Monday August 30th, 2010

The exercise:

I do believe it's time to bring back the random book prompt for a second visit.

So grab a book, steal its very first line to use as your first line, and then make it up from there (giving credit where credit is due, but of course). Feel free to click on the tag at the bottom of this post to see how things turned out last time around.

Right now it's raining outside and I'm pretty sure it's the first time it's done that here since the wedding night. Oh, timing, you are an enigmatic beast.


First line from: Blue Horizon by Wilbur Smith (I haven't read it, just found it on a shelf; I think it's one of Kat's dad's books)

The three stood at the very edge of the sea and watched the moon laying a pathway of shimmering iridescence across the dark waters. Grey men, the three of them, both in hair and beard, but standing tall and straight against the stiff, salty breeze.

They had been waiting since nightfall without speaking; a few nocturnal seagulls and lazy waves gently slapping the beach provided the only sounds. Their eyes never left the water and had anyone been watching they would have sworn they did not blink.

But, of course, not another soul was around. They'd made sure of that.

When the ship at last arrived, traveling the moon's silver road like a starlet strolling down the red carpet at a movie premiere, only the slightest tremble of a bottom lip, of a frail finger, of a thick eyelid betrayed any hint of their anticipation. Still they did not speak. Still they did not look away.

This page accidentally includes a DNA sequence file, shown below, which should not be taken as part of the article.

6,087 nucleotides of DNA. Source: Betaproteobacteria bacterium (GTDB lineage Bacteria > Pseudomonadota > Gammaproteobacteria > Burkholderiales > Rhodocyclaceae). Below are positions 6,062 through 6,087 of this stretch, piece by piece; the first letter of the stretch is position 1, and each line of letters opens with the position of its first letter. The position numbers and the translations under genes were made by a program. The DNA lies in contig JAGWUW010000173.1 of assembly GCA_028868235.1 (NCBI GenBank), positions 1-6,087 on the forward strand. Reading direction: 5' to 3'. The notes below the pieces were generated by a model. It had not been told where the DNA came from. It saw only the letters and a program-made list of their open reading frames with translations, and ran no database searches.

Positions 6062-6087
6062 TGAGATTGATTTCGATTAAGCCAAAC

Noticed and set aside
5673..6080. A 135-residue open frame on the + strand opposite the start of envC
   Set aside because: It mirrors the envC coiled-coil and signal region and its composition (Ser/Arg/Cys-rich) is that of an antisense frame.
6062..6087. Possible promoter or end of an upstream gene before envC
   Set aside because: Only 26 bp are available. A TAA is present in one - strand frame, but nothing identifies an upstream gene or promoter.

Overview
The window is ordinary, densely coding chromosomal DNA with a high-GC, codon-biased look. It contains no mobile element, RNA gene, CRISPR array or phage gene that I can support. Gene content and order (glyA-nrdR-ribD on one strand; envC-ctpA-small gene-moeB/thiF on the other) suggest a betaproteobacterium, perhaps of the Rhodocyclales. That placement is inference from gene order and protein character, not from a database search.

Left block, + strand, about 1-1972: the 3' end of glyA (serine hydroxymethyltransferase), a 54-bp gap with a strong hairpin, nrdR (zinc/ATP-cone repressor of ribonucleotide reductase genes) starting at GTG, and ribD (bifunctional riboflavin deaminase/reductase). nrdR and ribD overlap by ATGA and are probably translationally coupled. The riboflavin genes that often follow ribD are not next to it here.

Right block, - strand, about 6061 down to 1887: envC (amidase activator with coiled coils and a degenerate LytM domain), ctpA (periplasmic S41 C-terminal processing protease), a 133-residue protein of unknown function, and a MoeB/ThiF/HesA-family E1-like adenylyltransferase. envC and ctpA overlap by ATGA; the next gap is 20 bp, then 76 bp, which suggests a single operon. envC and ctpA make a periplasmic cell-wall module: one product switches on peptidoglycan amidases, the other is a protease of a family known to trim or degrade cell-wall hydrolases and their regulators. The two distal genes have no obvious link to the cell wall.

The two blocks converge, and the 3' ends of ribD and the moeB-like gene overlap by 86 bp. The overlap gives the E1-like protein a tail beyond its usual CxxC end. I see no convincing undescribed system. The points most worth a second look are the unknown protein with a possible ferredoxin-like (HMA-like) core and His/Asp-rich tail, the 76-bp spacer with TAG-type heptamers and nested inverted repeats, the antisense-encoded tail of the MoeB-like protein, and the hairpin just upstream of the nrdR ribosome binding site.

Still they did not breathe.


Greg said...

I like what you've done with your prompt, your three grey, breathless men are a beautiful enigma. I have a suggestion, rather than a criticism: do you think that your third para. would perhaps work better if you just kept the first sentence and dropped the second?

I have no books readily to hand, and I'm currently not reading novels until I finish plotting Manderley (it's confusing enough living in that world and this without adding another one to the mix!), so this line is taken from The logarithmic integral (volume 2) by Paul Koosis :)

Art is long, but life is short. That motto was engraved in the stone above the library on Compton Road, where Adele worked as a librarian every weekend and every other Saturday. Today, Thursday, was her least favourite day as it was the day before Pension day, and the library was filled with old people with no money. They pawed at the books blindly, milky cataracts obscuring their vision, and their wrinkled hands reminded her of the monkeys she's tended in her previous job as a zoo-keeper. Now and then one of them would brave her granite face and ferocious expression to ask where the newspapers were kept, and she would direct them to the archives. She kept hoping that Leonora, the archivist, would start putting the old people into storage as well.
"Young lady," said a tweedy man with grey hair growing out of his ears, "Where might I find a book on better living?"